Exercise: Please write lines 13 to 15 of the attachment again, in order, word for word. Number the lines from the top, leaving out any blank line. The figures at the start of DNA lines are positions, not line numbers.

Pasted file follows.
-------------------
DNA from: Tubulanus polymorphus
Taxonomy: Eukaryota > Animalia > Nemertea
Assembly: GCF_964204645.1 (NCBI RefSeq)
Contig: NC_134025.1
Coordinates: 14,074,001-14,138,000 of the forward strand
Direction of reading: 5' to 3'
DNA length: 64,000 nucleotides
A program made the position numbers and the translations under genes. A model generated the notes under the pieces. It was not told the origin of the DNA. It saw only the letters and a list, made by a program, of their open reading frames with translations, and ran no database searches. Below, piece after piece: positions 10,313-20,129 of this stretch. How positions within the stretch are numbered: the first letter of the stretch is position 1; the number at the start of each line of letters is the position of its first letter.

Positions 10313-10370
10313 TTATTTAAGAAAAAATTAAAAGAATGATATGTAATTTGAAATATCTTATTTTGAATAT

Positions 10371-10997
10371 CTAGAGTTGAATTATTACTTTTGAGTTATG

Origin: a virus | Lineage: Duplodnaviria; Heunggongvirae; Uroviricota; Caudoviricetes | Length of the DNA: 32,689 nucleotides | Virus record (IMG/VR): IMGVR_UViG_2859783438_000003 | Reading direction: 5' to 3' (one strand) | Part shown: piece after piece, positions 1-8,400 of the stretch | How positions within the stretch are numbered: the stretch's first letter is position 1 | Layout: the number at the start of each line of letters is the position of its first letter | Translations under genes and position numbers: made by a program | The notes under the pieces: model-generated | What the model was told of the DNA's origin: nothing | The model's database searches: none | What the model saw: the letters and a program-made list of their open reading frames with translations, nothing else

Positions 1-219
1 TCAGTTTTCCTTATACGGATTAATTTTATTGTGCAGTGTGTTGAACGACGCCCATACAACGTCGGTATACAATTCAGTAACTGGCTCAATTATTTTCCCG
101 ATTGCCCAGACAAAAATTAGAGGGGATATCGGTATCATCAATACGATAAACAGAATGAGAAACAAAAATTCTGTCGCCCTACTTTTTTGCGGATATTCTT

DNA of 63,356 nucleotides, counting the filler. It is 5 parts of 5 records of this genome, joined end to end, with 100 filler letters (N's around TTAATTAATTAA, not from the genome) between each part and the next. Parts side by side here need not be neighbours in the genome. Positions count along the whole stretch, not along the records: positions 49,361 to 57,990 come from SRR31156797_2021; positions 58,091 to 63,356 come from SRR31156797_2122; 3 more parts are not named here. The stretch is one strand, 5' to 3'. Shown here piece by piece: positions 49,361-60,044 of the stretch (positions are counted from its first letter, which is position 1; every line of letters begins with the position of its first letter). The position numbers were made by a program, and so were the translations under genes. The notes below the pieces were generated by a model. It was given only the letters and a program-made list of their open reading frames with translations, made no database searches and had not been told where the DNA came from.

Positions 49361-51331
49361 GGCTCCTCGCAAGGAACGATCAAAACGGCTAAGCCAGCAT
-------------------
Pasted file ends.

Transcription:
Origin: a virus | Lineage: Duplodnaviria; Heunggongvirae; Uroviricota; Caudoviricetes | Length of the DNA: 32,689 nucleotides | Virus record (IMG/VR): IMGVR_UViG_2859783438_000003 | Reading direction: 5' to 3' (one strand) | Part shown: piece after piece, positions 1-8,400 of the stretch | How positions within the stretch are numbered: the stretch's first letter is position 1 | Layout: the number at the start of each line of letters is the position of its first letter | Translations under genes and position numbers: made by a program | The notes under the pieces: model-generated | What the model was told of the DNA's origin: nothing | The model's database searches: none | What the model saw: the letters and a program-made list of their open reading frames with translations, nothing else

Positions 1-219
1 TCAGTTTTCCTTATACGGATTAATTTTATTGTGCAGTGTGTTGAACGACGCCCATACAACGTCGGTATACAATTCAGTAACTGGCTCAATTATTTTCCCG